July 21, 2008 – As soon as you enter the Art + Architecture Library, now located on the first floor of Cowgill Hall, you will see a spectacular new addition to the library space. Tim Castine, a member of the School of Architecture + Design who works out of the Burchard Shop, has designed and hand crafted a beautiful but very practical circulation desk.
Tim returned to Tech 1 & 1/2 years after finishing graduate work in the architecture school. He approached the then librarian, Heather Gendron, about building a new circulation desk for the renovated library space that would be more befitting a school of design.
After about 6 months of kicking around ideas, he found the right concept for the desk. Tim's working style involves a lot of experimentation and full-size mock ups. He starts by making models first and the drawing comes later. The only drawings used are sketches that tackle design problems as they arise. This means no AutoCad, no Rhino, no Revit, no Sketchup, just working with the materials and forms. Sometimes this requires discarding things that took several days to make.
After trying several different materials, he ended up using quarter sawn douglas fir for the curve, which was epoxied onto a bent laminated frame. Most of the other wood parts are hard maple, either quarter sawn or plain sawn depending on what was visually and structurally necessary. The drawer boxes and cantilever over the demagnetizer are rusted steel which required about four months of humid summer heat and a concoction of hydrogen peroxide, vinegar, and salt to become what they are today. There are pieces of quarter sawn sycamore here and there for variety. Concrete was used for the book-drop because of textural considerations and construction concerns.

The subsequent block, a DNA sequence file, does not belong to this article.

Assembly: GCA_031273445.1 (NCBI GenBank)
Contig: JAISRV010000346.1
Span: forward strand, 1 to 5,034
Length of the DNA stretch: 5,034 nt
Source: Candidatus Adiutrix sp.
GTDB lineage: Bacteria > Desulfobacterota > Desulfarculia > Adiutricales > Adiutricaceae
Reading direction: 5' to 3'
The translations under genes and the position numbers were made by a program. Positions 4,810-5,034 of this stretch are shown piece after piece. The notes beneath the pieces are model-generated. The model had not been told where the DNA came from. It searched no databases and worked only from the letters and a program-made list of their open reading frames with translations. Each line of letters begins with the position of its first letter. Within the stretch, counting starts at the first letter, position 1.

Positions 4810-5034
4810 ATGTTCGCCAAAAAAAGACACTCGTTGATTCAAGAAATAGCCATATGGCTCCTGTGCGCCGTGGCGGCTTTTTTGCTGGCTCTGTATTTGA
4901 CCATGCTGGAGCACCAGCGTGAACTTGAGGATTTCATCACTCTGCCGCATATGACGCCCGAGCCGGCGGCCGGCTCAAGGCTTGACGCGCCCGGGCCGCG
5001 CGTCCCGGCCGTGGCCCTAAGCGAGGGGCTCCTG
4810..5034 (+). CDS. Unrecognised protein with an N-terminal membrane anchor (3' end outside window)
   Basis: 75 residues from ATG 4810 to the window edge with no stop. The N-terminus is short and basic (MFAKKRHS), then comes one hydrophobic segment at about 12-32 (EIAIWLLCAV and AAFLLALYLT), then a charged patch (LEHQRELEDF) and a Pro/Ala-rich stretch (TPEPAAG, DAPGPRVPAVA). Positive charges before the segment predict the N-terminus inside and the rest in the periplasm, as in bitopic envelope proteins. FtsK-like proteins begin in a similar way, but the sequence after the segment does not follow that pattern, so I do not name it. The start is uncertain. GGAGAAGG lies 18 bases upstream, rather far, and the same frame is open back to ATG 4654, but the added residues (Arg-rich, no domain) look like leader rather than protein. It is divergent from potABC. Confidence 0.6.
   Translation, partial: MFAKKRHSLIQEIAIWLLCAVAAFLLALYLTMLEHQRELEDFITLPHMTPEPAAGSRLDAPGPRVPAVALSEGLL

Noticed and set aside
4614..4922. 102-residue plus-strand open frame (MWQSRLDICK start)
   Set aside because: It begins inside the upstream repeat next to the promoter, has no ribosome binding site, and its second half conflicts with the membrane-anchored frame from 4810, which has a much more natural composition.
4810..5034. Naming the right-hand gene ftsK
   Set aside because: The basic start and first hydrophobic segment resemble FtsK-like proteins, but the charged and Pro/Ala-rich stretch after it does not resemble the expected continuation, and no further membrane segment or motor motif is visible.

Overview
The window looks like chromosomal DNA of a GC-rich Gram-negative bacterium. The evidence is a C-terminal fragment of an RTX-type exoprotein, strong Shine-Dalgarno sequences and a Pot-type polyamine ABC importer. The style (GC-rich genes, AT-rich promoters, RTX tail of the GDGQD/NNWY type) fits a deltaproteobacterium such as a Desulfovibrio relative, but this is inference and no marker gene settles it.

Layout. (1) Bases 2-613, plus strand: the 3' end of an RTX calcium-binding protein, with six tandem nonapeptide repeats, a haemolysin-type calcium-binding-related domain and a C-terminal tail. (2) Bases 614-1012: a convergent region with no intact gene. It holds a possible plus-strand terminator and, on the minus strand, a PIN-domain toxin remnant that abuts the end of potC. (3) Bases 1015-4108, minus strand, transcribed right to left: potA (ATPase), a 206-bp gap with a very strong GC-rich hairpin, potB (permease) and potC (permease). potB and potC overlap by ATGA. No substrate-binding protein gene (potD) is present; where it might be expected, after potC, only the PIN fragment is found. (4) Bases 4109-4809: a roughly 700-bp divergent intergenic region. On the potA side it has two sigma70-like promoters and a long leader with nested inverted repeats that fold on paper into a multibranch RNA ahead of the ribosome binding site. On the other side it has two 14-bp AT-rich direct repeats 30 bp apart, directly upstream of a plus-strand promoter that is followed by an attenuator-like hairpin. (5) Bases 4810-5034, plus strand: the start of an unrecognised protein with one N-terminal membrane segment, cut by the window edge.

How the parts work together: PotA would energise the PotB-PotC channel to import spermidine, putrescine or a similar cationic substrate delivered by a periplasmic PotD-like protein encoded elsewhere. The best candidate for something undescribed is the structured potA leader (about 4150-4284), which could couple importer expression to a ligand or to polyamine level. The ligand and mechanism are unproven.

Literally thousands of hours went into the creation of the desk. Tim did have some help, though, and has identified several students to acknowledge: Mark Delissio for his artistic welding, Scott Dansereau and David Smith for building the staging platform, and Obi Elechi and Jeff Franklin for helping to pour the concrete. The materials were bought using funds donated to the library by Preston Andrews.